LATEST! KILLER KENNEDY COUSIN DENIED!
UPDATE: 3PM EDT -- DENIED! Kennedy cousin Michael Skakel was denied a bid for freedom Wednesday at his first parole hearing since he was convicted a decade ago of killing his neighbor in 1975. Skakel, who proclaimed his innocence at the hearing, nodded after the three-person parole board read the unanimous decision. He will next be eligible for parole in 2017
PREVIOUSLY: BOBBY KENNEDY, JR implores parole board to free convicted cousin MICHAEL SKAKEL who bludgeoned a 15 year-old girl to death with a golf club!
A parole board in Suffield, Connecticut Wednesday will read a letter penned by Robert F. Kennedy, saying his cousin Michael Skakel should be released from prison 10 years after he was convicted in the 1975 bludgeoning of a 15-year-old girl with a golf club, RadarOnline.com reported.
Skakel was sentenced to 20 years to life in the death of Martha Moxley in Greenwich. He was 15 at the time of her death, as well.
The 52-year-old nephew of Ethel Kennedy has long claimed innocence in the 37-year-old death of his neighbor.
His parole eligibility is because of pre-existing laws at the time of his 2002 conviction.
The victim's family has been vocal in their opposition to Skakel's parole.
"Michael Skakel is representative of the most dangerous aspect of our society in that he was raised in an environment in which he was exposed to and at some point embraced the mindset that the rules of our general society did not then and do not now apply to him," the victim’s brother John Moxley wrote the parole board.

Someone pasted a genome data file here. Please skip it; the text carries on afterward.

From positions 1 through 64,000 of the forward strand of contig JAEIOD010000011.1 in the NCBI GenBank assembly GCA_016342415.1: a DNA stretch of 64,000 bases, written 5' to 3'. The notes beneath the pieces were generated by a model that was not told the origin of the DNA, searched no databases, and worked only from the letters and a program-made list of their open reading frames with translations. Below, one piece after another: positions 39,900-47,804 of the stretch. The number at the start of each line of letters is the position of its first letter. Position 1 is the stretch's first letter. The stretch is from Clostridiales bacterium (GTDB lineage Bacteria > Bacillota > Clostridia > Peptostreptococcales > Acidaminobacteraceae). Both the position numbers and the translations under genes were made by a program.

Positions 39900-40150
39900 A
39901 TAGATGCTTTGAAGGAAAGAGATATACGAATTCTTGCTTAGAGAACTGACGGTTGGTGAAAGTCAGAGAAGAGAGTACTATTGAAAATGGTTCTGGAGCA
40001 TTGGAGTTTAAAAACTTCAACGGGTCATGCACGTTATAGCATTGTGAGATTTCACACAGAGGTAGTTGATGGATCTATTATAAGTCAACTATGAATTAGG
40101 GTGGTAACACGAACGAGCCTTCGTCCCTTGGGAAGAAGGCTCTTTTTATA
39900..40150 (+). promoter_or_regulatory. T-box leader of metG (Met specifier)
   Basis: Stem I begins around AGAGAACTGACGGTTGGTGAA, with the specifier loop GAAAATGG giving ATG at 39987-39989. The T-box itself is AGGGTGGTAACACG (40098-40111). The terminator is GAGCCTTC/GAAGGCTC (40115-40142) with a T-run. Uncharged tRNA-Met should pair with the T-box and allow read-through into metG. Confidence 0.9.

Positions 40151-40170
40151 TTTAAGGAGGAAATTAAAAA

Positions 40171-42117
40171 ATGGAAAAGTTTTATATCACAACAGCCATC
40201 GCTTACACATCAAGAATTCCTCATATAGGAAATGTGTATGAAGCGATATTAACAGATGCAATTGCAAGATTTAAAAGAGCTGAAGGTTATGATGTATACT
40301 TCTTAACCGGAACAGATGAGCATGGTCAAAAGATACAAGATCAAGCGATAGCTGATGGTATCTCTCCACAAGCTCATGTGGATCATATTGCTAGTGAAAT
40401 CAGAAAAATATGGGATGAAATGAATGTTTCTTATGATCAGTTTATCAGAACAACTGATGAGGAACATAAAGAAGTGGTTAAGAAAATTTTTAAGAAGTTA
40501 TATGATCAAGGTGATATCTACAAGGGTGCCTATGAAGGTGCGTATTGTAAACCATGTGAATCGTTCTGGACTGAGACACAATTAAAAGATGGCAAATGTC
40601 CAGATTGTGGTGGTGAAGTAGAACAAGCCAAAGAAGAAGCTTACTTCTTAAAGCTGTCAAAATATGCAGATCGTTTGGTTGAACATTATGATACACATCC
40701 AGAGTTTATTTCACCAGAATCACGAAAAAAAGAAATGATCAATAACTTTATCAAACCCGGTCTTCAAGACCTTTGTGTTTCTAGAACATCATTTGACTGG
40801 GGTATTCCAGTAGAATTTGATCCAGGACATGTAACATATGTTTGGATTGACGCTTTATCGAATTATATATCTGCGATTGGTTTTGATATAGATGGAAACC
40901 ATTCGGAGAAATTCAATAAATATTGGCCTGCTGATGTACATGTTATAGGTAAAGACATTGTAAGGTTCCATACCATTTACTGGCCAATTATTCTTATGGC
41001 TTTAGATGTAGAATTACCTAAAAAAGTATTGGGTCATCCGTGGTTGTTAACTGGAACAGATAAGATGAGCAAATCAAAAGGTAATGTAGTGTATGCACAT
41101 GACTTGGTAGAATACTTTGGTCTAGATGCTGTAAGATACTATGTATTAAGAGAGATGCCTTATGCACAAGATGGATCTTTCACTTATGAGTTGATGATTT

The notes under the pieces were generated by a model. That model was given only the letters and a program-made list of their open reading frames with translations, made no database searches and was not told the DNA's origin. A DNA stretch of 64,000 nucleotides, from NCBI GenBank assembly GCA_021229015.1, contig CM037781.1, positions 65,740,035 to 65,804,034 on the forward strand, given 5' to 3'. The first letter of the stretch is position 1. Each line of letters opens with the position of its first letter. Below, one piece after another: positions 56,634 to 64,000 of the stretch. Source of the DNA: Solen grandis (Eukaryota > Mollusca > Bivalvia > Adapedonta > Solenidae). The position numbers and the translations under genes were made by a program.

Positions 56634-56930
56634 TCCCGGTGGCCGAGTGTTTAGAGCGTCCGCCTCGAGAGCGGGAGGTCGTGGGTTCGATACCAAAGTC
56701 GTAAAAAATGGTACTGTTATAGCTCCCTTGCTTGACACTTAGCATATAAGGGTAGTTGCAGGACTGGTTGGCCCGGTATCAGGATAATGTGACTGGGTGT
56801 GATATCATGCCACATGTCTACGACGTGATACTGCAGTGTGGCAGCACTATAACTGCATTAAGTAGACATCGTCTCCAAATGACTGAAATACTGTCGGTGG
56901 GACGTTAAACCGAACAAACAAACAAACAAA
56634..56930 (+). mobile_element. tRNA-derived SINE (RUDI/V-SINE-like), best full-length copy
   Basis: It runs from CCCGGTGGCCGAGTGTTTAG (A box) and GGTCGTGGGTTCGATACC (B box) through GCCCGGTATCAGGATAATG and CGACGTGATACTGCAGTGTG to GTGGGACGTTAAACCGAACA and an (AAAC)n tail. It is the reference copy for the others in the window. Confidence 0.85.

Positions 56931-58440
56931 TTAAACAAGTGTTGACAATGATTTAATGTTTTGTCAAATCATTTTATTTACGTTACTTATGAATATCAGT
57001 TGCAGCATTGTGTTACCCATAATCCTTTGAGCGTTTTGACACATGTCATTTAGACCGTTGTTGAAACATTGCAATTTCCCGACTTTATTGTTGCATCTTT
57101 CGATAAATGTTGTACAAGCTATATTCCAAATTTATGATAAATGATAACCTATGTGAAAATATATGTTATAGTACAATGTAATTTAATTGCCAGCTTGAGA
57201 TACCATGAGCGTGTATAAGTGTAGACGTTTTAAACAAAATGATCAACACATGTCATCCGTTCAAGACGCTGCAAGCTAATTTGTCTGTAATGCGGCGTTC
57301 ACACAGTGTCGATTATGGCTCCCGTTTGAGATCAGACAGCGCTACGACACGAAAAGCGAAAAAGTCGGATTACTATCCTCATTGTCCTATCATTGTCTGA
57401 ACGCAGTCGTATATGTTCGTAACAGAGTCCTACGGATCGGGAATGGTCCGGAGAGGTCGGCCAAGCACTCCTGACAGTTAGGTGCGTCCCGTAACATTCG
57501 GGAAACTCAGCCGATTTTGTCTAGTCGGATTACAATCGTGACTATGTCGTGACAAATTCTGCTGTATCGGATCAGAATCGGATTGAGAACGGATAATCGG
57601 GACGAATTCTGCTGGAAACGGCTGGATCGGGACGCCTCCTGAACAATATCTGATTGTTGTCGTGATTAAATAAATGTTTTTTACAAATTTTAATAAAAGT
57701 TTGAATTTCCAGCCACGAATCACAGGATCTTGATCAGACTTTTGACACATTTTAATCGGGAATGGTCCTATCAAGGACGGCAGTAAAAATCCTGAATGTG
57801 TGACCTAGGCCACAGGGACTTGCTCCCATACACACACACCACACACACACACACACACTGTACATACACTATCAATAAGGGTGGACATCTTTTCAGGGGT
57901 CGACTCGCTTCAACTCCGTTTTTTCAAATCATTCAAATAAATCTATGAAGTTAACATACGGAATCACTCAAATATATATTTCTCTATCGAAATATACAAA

"And, I believe that Michael Skakel's inbred sense of self and his self-confessed quick temper will always represent a threat to society.
"No child should ever have to witness the pain I have seen my parents go through," John wrote, "which I know in my heart contributed to my father's early death."
Meanwhile, Skakel's supporters hail him as a family man who's been a model inmate during his decade at McDougall-Walker Correctional Institution.
"There's never been a person more deserving of parole than Michael Skakel," Skakel's attorney Hope Seeley said in a statement. "His track record during the past 10 years shows the person we all know him to be -- caring, generous and committed to his faith, family and friends.
"His conviction was a miscarriage of justice, but that aside, his further incarceration would also be a miscarriage of justice in light of the fact that he should have been sentenced as a juvenile."